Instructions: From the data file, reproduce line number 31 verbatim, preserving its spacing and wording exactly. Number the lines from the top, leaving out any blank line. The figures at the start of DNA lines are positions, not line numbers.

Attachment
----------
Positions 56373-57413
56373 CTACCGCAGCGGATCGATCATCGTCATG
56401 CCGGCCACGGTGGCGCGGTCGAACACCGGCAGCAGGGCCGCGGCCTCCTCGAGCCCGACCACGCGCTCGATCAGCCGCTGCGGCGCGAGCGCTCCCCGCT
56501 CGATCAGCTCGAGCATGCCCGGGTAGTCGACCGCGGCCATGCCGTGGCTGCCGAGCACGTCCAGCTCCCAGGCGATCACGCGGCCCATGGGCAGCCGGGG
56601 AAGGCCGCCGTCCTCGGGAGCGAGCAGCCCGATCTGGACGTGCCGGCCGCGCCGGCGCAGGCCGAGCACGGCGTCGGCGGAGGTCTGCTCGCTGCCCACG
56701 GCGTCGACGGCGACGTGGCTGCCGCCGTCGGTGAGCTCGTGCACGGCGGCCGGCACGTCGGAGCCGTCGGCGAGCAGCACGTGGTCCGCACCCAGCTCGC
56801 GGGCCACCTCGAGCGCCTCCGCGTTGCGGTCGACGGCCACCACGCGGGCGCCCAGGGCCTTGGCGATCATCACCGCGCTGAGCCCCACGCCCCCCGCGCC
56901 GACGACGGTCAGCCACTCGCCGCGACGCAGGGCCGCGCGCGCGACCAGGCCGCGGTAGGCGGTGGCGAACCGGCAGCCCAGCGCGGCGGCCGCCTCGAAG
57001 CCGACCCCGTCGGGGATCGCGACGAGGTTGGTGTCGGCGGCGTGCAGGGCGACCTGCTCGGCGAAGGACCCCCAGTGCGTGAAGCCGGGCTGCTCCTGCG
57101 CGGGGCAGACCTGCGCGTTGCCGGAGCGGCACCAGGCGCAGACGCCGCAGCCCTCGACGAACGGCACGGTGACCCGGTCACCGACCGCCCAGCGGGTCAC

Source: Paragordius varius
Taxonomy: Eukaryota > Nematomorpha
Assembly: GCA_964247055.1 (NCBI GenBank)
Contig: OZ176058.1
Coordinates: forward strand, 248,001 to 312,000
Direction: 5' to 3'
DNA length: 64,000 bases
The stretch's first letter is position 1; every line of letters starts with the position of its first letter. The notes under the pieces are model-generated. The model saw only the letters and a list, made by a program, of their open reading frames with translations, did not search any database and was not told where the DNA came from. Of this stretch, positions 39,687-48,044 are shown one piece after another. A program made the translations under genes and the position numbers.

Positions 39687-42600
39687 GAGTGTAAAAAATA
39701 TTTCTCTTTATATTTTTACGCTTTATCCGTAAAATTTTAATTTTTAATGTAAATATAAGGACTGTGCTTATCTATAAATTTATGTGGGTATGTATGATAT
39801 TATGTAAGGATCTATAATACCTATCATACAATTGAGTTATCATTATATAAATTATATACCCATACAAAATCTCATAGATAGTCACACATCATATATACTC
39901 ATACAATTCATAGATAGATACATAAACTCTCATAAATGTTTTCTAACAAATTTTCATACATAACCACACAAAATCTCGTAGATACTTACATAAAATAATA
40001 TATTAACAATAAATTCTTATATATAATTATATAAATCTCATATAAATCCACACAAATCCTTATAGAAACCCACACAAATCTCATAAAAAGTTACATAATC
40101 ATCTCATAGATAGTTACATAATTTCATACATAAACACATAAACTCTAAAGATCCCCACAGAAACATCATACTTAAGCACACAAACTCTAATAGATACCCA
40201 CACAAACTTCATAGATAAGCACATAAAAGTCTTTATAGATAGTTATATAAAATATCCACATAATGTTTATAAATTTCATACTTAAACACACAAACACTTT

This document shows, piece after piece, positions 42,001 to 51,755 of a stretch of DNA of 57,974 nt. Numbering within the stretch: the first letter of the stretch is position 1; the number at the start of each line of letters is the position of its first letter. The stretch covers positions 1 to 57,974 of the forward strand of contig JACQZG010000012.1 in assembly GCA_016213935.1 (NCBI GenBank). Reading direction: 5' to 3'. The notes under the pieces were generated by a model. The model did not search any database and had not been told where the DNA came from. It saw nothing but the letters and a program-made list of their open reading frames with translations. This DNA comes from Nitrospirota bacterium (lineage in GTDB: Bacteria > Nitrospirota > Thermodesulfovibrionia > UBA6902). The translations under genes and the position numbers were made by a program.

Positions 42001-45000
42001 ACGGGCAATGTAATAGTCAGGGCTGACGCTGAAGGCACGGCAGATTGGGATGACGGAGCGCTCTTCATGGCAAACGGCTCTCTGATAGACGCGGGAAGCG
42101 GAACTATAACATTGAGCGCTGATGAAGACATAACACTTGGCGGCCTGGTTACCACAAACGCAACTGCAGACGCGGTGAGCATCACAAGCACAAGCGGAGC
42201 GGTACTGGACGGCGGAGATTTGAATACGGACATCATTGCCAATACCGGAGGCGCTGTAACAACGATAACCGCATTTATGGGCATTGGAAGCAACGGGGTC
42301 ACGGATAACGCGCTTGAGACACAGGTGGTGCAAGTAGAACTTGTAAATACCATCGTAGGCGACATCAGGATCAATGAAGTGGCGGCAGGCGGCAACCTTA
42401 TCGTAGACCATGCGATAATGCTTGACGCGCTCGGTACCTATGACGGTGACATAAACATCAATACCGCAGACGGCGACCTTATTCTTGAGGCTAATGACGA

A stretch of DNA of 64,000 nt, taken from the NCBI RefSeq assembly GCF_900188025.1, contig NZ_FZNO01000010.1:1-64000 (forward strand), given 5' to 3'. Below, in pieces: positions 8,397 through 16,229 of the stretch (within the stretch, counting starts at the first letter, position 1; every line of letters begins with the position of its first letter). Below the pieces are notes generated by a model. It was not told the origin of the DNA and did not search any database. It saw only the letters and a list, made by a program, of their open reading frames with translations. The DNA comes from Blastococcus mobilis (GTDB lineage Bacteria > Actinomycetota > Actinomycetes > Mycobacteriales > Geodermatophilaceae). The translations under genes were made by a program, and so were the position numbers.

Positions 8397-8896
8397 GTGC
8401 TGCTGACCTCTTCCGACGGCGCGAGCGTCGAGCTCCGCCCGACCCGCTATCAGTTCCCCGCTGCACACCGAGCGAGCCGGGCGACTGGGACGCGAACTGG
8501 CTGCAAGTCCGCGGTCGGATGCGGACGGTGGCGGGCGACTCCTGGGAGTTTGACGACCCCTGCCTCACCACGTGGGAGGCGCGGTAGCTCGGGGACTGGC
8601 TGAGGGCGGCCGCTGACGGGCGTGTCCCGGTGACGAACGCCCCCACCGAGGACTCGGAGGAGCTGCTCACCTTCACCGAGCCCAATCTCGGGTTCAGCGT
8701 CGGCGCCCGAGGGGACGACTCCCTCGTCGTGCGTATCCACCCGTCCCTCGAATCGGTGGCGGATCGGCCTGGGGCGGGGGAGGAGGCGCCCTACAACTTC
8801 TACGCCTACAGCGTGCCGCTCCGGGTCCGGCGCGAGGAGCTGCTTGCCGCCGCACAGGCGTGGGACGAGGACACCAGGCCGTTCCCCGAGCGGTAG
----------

42201 GGTACTGGACGGCGGAGATTTGAATACGGACATCATTGCCAATACCGGAGGCGCTGTAACAACGATAACCGCATTTATGGGCATTGGAAGCAACGGGGTC